I would advise you to consider non-jealous possessiveness as a healthy and productive expression of devotion rather than 'a weakness' to overcome. This is to be contrasted with insane or morbid jealousy.
That is a complex issue when combined with patterns of cyclical uproar driven by a rageaholic, or by alcohol or other drugs. Morbid jealousy combined with stalking, such as following you when you have an appointment, telephoning you at odd hours, searching through your handbag, is a whole other problem.
Question 15. ‘Our sexual relationship is extremely good.‘ That's the phrasing of the original question but 'extreme' and 'good' could be qualified because sexual and satisfaction vary so much over a year let alone over the average 20 years of a marriage and following kids. It depends on the point of view, culture and developing knowledge of wants and needs and each of these are subject to changes due to age and health.
Extract from Psychology Today article:
'Compatibility is overrated. The similarities or personality traits that attract people to each other may not hold up over time. You might be attracted to someone because you both love to ski, but then one of you blows out a knee. When people are divorcing, they'll say, "We have nothing in common." But they have kids, a house and 30 years of shared experience. Values about money and children run very deep and are important. The surface one--antiques, sports, travel and gourmet coffee--don't matter. William J. Doherty, professor and marriage and family therapy program director, University of Minnesota
Sensitivity to the issue of compatibility may be in and of itself a sign of trouble. My research shows that there is no difference in the objective level of compatibility between those couples who are unhappy and those who are happy. But the unhappy ones think compatibility is important to a good marriage--but don't think they have it. When people say, "We're incompatible," that usually means, "We don't get along very well." People overemphasize the effect of personality or values. And they under emphasize the extent to which easy, congenial temperaments aid marriages. Ted Huston, psychology professor, University of Texas, who runs the PAIR project, a longitudinal study of married couples
People assume compatibility as a baseline requirement, then want more. "I want him to fit in with my family and do all the things I love to do--and he should be sexy, and he should take me out to coot places." I think you can have an even more fulfilling relationship if you respect each other's worlds, and learn a little bit from each other. I always think of the phrase, "You've met your match." You really do want someone who challenges and spars with you. Nancy Slotnick, dating coach, founder of cablight.com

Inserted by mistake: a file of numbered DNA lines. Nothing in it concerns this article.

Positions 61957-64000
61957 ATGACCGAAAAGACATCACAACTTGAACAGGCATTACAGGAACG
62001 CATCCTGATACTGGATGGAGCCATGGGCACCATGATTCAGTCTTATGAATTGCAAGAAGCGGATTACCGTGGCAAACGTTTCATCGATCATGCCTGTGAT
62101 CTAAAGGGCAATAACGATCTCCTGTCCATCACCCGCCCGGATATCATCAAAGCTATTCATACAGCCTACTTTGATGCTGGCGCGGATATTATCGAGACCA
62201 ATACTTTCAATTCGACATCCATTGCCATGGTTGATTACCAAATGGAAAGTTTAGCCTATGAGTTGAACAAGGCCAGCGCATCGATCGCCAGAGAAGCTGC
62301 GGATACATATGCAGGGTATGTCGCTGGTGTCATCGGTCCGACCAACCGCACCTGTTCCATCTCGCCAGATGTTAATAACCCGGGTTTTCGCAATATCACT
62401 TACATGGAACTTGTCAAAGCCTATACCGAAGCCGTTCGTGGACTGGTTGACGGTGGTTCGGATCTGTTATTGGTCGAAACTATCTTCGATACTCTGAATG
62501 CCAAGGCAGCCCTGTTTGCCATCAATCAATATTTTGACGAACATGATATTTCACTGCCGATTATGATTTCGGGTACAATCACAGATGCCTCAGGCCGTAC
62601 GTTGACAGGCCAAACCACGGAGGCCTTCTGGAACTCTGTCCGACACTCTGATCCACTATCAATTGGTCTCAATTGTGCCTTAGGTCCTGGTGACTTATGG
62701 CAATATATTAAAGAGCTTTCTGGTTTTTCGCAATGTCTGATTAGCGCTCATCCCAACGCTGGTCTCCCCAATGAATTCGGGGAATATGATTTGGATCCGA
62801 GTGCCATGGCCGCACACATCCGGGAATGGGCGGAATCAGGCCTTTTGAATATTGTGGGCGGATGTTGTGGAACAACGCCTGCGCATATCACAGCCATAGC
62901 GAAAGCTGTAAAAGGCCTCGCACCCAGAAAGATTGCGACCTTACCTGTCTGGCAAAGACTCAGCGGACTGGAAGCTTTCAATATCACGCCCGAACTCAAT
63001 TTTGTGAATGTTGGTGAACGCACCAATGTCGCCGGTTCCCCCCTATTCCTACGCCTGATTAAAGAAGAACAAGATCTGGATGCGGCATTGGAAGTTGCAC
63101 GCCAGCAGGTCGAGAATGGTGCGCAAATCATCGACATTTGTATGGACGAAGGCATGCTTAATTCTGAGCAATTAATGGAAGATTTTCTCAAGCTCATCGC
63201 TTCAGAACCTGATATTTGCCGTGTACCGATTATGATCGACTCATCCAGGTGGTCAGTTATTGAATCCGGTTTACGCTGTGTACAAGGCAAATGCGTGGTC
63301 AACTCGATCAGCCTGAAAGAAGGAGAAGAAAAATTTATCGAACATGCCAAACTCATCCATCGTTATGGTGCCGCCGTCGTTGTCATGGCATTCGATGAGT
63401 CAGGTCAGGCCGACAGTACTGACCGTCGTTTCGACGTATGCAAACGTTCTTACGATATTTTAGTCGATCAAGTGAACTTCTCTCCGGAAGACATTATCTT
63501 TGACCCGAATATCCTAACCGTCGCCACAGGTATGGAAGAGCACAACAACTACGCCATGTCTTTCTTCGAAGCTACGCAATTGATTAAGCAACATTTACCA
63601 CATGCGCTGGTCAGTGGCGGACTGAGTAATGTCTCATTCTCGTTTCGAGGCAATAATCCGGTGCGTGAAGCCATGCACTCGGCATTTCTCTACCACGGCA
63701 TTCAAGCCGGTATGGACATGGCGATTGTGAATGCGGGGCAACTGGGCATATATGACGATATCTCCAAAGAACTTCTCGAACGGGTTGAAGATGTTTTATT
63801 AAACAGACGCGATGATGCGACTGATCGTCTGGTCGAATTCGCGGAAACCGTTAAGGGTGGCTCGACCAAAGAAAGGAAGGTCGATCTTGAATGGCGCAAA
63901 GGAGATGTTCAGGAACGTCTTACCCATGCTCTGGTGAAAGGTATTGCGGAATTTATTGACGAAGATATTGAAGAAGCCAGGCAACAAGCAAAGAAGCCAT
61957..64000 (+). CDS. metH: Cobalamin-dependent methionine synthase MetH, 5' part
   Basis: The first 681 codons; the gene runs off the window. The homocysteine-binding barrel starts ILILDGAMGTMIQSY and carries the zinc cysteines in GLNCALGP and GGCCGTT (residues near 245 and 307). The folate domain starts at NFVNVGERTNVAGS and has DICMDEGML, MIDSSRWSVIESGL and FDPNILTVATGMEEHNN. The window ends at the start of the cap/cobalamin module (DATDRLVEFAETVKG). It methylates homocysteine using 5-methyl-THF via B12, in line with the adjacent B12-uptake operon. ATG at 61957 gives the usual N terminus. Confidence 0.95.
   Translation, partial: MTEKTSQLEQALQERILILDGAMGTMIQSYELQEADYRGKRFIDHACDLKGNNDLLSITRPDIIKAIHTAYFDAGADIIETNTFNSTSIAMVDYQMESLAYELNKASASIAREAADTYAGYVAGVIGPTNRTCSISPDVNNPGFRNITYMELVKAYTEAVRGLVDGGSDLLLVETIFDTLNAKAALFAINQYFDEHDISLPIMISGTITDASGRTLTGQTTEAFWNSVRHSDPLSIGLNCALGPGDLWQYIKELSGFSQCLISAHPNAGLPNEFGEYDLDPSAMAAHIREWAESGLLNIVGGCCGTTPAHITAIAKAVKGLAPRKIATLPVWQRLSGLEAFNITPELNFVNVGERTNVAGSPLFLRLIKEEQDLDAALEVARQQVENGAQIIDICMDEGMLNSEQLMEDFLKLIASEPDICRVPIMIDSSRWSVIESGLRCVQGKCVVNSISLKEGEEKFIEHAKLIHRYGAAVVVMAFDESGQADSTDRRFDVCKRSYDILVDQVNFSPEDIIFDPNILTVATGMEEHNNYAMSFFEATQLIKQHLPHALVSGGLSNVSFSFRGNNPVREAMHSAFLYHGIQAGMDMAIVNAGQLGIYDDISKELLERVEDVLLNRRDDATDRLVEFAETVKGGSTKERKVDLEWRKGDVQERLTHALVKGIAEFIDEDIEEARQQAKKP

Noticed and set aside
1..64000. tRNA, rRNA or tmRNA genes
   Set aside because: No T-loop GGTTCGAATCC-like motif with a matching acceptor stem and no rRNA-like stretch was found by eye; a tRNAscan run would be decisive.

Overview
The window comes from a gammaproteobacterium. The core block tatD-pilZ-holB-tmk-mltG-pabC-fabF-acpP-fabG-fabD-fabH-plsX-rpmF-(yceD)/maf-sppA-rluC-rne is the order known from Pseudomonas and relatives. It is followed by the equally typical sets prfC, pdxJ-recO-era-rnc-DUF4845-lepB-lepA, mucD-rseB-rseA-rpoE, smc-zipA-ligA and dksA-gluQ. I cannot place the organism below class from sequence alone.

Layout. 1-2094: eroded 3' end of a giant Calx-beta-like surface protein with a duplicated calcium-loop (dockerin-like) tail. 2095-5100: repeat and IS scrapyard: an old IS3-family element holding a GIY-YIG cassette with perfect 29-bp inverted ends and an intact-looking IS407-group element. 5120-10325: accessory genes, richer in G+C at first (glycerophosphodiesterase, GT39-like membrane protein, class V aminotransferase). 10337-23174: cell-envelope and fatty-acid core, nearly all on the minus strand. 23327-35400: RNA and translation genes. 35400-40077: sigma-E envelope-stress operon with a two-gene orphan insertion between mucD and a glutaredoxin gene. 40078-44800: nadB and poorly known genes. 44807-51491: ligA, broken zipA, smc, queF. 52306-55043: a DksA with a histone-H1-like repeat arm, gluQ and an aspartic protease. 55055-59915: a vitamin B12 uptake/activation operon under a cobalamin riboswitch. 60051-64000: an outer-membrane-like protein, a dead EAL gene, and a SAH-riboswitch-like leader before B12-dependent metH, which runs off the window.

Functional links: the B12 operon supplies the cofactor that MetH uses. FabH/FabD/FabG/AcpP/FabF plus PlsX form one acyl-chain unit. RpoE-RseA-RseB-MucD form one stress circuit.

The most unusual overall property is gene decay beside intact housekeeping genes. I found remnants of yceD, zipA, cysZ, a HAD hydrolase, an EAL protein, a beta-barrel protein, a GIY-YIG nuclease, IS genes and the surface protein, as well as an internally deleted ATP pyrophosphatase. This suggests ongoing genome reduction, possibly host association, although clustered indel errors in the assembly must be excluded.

I recently asked myself: What would social science have to say to a matchmaker? Damn little. Measures of personality don't predict anything, but how people interact does. Couples need to feel they are building something together that has meaning. How does a relationship support what you see as a mission in life? This is the existential part. You must also connect emotionally. How much do you respond to each other's bids for attention? Does your partner turn toward you with equal enthusiasm? You need to ask questions and constantly update your knowledge of one another. And you need the ability to hear your partner's delight and take it in . John Gottman, founder-director of the Relationship Research Institute, Seattle
The biggest reason people get divorced is they grow apart. I don't see many marriages that can be saved, and I don't know that it's possible to save marriages. Counseling doesn't work; by the time couples get to the lawyer, their positions are very hardened. Raoul Felder, divorce lawyer who has presided over the dissolution of some 8,000 marriages
A couple needs to be within one standard deviation of each other in intelligence (10 points in either direction).--Neil Clark Warren, founder of eHarmony.com and creator of a questionnaire that attempts to match couples
Personality is important, but no one really knows how to match personalities up. People are sometimes attracted to like personalities and sometimes to different ones. Relationship skills, on the other hand, can always be improved, and they'll help any two people--with any two personalities--to get along better. Robert Epstein, PT West Coast editor
If a man comes home late, his wife may get angry and ask, "Why didn't you call?" Instead, she could say, "Honey, I was worried about you. Did something happen?" People must look for the best in each other. Rebbetzin Esther Jungreis, author of The Committed Marriage, and founder and president of Hineni, an organization festering Jewish heritage
There is no such thing as a compatible couple. All couples disagree about the same things: money, sex, kids, time. So, it's really about how you manage your differences. If there is chemistry, then the whole courtship is about convincing yourself and others that you are compatible. But, really, you create compatibility. And then, eventually, maybe in 25 years, you will become soul mates. Diane Sollee, founder and director, Coalition for Marriage, Family and Couples Education
People might agonize and think, Do we have the same likes and dislikes? But people are not aware of how powerful self-fulfilling prophecies are. We have expectations in a relationship, and we tend to make them come true. The most satisfied couples are those with overly rosy views of each other.' Lisa Diamond, Assistant Professor of Psychology and Gender Studies, University of Utah.